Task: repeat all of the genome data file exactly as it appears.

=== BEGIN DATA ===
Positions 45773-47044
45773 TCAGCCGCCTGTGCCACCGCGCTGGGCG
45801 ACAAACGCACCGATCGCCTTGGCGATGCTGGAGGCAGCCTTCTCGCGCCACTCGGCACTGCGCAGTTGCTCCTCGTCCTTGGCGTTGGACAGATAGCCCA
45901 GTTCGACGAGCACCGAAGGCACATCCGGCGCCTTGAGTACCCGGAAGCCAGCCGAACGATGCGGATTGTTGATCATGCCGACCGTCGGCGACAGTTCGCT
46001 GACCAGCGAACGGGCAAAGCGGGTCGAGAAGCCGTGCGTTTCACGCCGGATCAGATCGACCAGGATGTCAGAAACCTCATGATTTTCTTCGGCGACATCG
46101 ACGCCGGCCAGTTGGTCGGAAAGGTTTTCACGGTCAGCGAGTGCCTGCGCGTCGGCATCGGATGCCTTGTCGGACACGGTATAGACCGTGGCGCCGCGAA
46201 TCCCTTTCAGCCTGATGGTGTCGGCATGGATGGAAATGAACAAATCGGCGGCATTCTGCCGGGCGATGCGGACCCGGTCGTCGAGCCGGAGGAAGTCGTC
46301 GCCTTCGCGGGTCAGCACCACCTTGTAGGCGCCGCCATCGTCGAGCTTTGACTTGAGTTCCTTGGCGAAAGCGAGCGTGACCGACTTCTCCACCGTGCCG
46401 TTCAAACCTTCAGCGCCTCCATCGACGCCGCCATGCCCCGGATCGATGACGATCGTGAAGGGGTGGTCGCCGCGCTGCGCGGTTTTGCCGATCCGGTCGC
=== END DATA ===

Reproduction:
Positions 45773-47044
45773 TCAGCCGCCTGTGCCACCGCGCTGGGCG
45801 ACAAACGCACCGATCGCCTTGGCGATGCTGGAGGCAGCCTTCTCGCGCCACTCGGCACTGCGCAGTTGCTCCTCGTCCTTGGCGTTGGACAGATAGCCCA
45901 GTTCGACGAGCACCGAAGGCACATCCGGCGCCTTGAGTACCCGGAAGCCAGCCGAACGATGCGGATTGTTGATCATGCCGACCGTCGGCGACAGTTCGCT
46001 GACCAGCGAACGGGCAAAGCGGGTCGAGAAGCCGTGCGTTTCACGCCGGATCAGATCGACCAGGATGTCAGAAACCTCATGATTTTCTTCGGCGACATCG
46101 ACGCCGGCCAGTTGGTCGGAAAGGTTTTCACGGTCAGCGAGTGCCTGCGCGTCGGCATCGGATGCCTTGTCGGACACGGTATAGACCGTGGCGCCGCGAA
46201 TCCCTTTCAGCCTGATGGTGTCGGCATGGATGGAAATGAACAAATCGGCGGCATTCTGCCGGGCGATGCGGACCCGGTCGTCGAGCCGGAGGAAGTCGTC
46301 GCCTTCGCGGGTCAGCACCACCTTGTAGGCGCCGCCATCGTCGAGCTTTGACTTGAGTTCCTTGGCGAAAGCGAGCGTGACCGACTTCTCCACCGTGCCG
46401 TTCAAACCTTCAGCGCCTCCATCGACGCCGCCATGCCCCGGATCGATGACGATCGTGAAGGGGTGGTCGCCGCGCTGCGCGGTTTTGCCGATCCGGTCGC